The parents of children affected by autism represent a vast and important reservoir of information on the benefits—and adverse effects— of the large variety of drugs and other interventions that have been tried with their children. Since 1967 the Autism Research Institute has been collecting parent ratings of the usefulness of the many interventions tried on their children with autism.
The following data have been collected from the more than 26,000 parents who have completed our questionnaires designed to collect such information. For the purposes of the present table, the parents responses on a six-point scale have been combined into three categories: “made worse” (ratings 1 and 2), “no effect” (ratings 3 and 4), and “made better” (ratings 5 and 6). The “Better:Worse” column gives the number of children who “Got Better” for each one who “Got Worse.”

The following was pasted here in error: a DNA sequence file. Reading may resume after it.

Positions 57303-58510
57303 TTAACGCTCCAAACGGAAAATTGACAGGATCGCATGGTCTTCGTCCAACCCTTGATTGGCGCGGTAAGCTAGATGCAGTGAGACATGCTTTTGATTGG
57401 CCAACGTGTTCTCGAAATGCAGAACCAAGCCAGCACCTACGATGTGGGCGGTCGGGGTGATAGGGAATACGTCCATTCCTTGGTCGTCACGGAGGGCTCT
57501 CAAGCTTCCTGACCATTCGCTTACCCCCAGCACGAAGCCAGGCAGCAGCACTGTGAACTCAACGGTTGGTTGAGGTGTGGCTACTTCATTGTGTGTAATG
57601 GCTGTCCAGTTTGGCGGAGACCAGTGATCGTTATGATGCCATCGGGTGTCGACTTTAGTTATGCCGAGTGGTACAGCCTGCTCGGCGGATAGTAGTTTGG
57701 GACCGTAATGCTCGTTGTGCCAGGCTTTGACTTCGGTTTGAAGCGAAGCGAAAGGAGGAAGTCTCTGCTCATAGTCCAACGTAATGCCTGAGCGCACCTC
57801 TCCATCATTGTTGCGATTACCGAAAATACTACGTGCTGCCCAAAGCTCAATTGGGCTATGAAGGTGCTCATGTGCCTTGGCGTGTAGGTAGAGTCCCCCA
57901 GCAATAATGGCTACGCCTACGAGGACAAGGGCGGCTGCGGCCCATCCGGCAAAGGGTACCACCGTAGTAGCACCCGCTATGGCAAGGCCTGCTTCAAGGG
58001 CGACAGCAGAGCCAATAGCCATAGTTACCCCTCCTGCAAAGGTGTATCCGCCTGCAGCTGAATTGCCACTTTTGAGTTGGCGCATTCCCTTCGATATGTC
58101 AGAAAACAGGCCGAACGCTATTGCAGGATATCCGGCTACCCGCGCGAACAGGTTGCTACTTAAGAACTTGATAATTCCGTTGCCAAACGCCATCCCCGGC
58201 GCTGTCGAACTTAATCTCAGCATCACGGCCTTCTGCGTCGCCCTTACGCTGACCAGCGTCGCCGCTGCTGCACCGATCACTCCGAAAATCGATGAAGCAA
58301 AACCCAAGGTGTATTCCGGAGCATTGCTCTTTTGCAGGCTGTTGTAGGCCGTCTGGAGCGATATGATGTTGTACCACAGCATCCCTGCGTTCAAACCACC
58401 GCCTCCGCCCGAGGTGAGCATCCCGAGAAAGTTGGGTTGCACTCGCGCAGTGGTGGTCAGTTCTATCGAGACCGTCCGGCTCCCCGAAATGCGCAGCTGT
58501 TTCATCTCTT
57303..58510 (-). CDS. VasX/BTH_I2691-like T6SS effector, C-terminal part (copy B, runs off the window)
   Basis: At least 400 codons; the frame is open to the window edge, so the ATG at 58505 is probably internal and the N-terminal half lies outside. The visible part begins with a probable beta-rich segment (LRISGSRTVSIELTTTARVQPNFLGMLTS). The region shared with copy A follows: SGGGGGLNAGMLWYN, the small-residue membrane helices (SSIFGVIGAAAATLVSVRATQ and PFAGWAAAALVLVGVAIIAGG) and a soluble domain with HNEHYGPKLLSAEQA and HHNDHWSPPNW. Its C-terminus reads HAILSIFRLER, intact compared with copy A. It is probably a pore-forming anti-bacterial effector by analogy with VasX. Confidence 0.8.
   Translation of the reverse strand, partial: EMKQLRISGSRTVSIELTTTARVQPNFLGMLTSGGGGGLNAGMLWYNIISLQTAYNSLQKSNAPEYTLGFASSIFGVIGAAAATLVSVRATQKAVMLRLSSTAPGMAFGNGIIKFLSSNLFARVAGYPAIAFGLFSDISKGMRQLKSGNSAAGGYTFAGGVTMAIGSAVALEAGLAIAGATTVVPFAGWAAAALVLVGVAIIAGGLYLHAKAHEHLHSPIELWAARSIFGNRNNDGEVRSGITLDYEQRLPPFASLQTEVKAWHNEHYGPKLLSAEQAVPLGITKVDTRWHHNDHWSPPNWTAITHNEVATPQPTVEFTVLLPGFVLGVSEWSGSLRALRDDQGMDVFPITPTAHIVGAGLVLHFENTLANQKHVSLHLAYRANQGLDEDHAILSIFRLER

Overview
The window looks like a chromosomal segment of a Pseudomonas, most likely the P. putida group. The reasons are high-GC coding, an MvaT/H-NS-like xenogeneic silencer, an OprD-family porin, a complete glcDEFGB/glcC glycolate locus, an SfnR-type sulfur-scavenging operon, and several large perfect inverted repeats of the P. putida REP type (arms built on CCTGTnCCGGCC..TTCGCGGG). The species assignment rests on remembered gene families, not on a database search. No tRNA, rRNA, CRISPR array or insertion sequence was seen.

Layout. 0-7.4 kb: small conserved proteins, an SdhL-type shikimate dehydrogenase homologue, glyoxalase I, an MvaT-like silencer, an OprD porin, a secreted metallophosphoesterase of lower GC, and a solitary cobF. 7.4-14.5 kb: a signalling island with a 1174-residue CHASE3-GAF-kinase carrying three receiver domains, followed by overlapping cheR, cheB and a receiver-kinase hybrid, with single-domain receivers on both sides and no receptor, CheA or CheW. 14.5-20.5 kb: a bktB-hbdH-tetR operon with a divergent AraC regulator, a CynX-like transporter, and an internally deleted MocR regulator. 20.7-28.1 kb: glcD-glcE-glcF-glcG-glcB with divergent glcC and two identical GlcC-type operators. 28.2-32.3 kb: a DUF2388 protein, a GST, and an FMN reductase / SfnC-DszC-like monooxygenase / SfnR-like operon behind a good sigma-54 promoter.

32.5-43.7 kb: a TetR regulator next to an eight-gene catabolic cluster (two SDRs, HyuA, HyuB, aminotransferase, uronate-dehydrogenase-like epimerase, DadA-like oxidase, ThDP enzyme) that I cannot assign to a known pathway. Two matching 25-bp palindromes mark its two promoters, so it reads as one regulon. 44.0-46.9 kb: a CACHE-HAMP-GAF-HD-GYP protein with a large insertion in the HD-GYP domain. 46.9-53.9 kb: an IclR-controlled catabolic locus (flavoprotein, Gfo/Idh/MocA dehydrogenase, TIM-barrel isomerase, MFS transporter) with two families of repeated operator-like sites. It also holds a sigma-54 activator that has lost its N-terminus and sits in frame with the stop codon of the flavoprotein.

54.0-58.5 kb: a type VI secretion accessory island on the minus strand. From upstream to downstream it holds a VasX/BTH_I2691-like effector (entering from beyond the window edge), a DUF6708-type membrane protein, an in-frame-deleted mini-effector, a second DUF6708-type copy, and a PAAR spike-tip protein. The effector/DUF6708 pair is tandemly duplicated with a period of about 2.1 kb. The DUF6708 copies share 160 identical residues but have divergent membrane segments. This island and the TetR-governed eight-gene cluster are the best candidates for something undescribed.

“Worse” refers only to worse behavior. Drugs, but not nutrients, typically also cause physical problems if used long-term.
Number of cases is cumulative over several decades, so does not reflect current usage levels (e.g., Haldol is now seldom used).
Antifungal drugs and chelation are used selectively, where evidence indicates they are needed.
Seizure drugs: top line behavior effects, bottom line effects on seizures.
Calcium effects are not due to dairy-free diet; statistics are similar for milk drinkers and non-milk drinkers.
Special thanks to the Autism Research Institute for their permission to provide these results to you and for their tireless and wonderful work for children with autism! We could not imagine life without ARI and their influence. God bless Dr. Rimland!